Floodgates Open

As a kid tuned to KPUG, Kirk Wilde was the first jock I ever listened to. We have stayed in touch over the years. I hear people argue “what was the ultimate time for rock music.” In the past, if Wilde entered the fray, he’d say something that made sense like: “The Big Year is SO subjective. It tends to be whenever you started really paying attention. Age 13-19. Or when you finally got liberated. 20-24.” But he does locate the heaviest hit period. For Wilde, the floodgates opened for six memorable months in 1965….Steven L. Smith, editor Puget Sound Media

I don’t think there was ever such a time in music, before or after. And I was fortunate to be there for it, touching it, dealing it out like the Candyman.

Spring and summer of 1965, the most astonishing cornucopia opened for monster hit after hit after hit. I mean, Satisfaction, Like a Rolling Stone, I Can’t Help Myself, Wooly Bully, Game of Love, I Know a Place, Eight Days a Week, Ticket to Ride, What’s New Pussycat?, Help Me Rhonda, California Girls, Nowhere to Run, We Gotta Get Out of This Place, It’s Not Unusual, You Were on My Mind, Mr. Tambourine Man, Cara Mia, For Your Love, Down in the Boondocks, She’s About a Mover, Seventh Son, Yes I’m Ready, I Got You Babe, It Ain’t Me Babe, Hang On Sloopy–on and on–History, every day in the mail.

Music director of KFLY-downtown Corvallis, I got to open those packages. Christmas every day. Iconic gems I could bring to life and then share as first-time eargasms to all the chicks at Oregon State. I got to introduce them to the Who. Got to upend them with Papa’s Got a Brand New Bag. To shock them with Them’s Gloria, the Sonics’ Psycho. Intrigue them with the Zombies. Patronize them with Herman’s Hermits. I got to open yet another guaranteed #1 from the Supremes and breathlessly bring it to the control room.

Was there ever a more concentrated booty drop? Or a bigger sense of professional satisfaction?



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Kirk Wilde

Author: Kirk Wilde

Kirk Wilde, Tacoma boy, was in the Top 40 wars in the Pacific Northwest and Denver. He never stopped following the music.

12 thoughts on “Floodgates Open

  1. Kirk,
    For me I think the best year ties in closely with your original comment: “The Big Year is SO subjective. It tends to be whenever you started really paying attention. Age 13-19. Or when you finally got liberated. 20-24.”

    I was 13 in Feb or March 1966 when I began casually listening to the radio, got interested because I had a cousin who was an announcer in Calgary. So one day I was walking down the street in downtown Bellingham and you were doing a live remote for the March of Dimes from Newberry’s as I recall. I watched you for a half hour maybe. You were playing the hits of the day….Boots, California Dreamin’, Lightning Strikes, Nowhere Man, My Love, 19th Nervous Breakdown, Listen People, Inside Lookin’ Out.

    Those may not compare to your list of hits, but those songs I heard in 1966 do hold a spot in my heart as a great year for the hits.

  2. Cool stuff, Kirk! ’65 was a great year and about half the tracks you mention were in our garage band playlist. That was in Cedar City, Utah. I knew about “Boss Radio” and KHJ in LA… The boys in school teased me about it (actually I think they were envious of my name). At night, I listened to KOMA Oklahoma City and Fabulous 95 KIMN when I spent summers in Denver. I fantasized about being a Top-40 jock. And I did a bit of it here and there but only in dayparts–never on a station dedicated solely to Top-40. It would be 15 years before I hit the airwaves over Los Angeles on the Mighty 690. By then, we were into the New Wave. It was big time but not the same. Never again will there be anything like the classic Top-40 era. It really was golden and I don’t have to ask you if it was fun!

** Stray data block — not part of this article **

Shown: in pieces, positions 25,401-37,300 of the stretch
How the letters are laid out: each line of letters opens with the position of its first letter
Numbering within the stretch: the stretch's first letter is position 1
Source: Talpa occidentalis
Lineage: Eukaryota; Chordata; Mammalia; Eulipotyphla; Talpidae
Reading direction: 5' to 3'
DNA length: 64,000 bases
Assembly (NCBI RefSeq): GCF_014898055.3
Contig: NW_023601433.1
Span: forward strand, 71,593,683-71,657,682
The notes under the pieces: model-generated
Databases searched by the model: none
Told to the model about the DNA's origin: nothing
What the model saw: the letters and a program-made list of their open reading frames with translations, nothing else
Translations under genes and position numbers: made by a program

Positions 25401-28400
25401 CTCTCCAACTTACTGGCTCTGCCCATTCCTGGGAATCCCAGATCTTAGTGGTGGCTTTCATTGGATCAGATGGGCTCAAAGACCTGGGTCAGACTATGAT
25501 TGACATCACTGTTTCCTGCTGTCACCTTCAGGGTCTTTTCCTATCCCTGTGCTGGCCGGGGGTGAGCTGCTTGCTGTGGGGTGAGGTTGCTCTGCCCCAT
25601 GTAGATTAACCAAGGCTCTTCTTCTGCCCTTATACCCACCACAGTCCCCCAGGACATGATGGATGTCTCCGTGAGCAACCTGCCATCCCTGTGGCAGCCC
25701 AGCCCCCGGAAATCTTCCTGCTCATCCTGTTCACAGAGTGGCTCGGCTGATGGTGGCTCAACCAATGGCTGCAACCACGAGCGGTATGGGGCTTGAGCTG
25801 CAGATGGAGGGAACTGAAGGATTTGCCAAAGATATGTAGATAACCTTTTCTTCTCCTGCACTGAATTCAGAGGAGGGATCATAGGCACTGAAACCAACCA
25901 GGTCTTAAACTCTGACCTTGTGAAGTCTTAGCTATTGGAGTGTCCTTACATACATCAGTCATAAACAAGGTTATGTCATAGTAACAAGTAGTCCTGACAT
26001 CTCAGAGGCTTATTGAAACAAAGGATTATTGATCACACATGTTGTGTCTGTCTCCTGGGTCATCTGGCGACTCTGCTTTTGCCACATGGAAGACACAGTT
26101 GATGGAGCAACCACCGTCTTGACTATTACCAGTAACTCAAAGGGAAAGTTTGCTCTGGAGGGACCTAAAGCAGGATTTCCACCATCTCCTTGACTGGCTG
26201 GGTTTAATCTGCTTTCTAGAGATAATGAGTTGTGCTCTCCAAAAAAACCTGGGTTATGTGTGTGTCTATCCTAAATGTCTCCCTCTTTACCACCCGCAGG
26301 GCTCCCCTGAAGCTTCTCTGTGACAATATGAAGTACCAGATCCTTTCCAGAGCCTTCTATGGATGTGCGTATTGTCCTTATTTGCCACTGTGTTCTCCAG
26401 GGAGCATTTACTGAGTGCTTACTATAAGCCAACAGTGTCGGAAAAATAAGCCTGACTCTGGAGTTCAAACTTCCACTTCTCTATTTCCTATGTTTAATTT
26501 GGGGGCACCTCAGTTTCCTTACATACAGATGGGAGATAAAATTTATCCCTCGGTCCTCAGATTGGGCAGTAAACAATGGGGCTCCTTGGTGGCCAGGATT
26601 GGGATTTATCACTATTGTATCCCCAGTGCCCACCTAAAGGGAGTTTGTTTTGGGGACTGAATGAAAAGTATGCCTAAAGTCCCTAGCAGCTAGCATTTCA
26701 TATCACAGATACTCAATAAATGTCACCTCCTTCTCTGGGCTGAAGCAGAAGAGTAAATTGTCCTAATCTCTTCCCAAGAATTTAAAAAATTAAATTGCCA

3. I was on the air in 1965 on The Voice of Denver — KIMN with Chuck Buell, Jay Mack, Hal Baby Moore, Ted Atkins, etc. Great sound. Great tunes. Memorable!

  4. It’s difficult to argue with Kirk’s premise of 1965 … basically year #2 of the British Invasion. Motown was continuing to release great product … plus the folk-rock influence of Dylan (The Byrds, Barry McGuire, etc.). There certainly was a flood of great Top-40 music that year.
    Personally, I also need to give a nod to 1959. The 1st year NW Top-40 type talent began making an impact on the national music scene. Olympia’s The Fleetwoods with “Come Softly To Me” (#1-4 wks), “Mr. Blue” on (#1-9 wks). The Ventures ~ “Walk Don’t Run” (#2 nationally) & Tacoma’s Wailers with 2 national charted rock instrumentals, “Tall Cool One” & “Mau-Mau”. Kids all over the NW began thinking: “I could maybe have a hit record too!” … and teen garage bands began popping up in nearly every NW burg. (I realized beginning in ’57 Jimmie Rodgers from Camas, WA had a #1 hit with Honeycomb” followed by “Kisses Sweeter Than Wine”, “Oh-Oh I’m Falling In Love Again”, “Secretly” and “Are You Really Mine”. But, at the time, most didn’t realize he was a NW product.

    Kirk’s mention of KFLY-Corvallis reminded me of the time I stopped by the station in the early ’60s, seeking my 1st radio gig. There wasn’t an opening at the time, but they took my resume & showed me around. My indelible memory is the main control room with egg cartons stapled to the ceiling and walls for soundproofing! Aah, great times… great times!!

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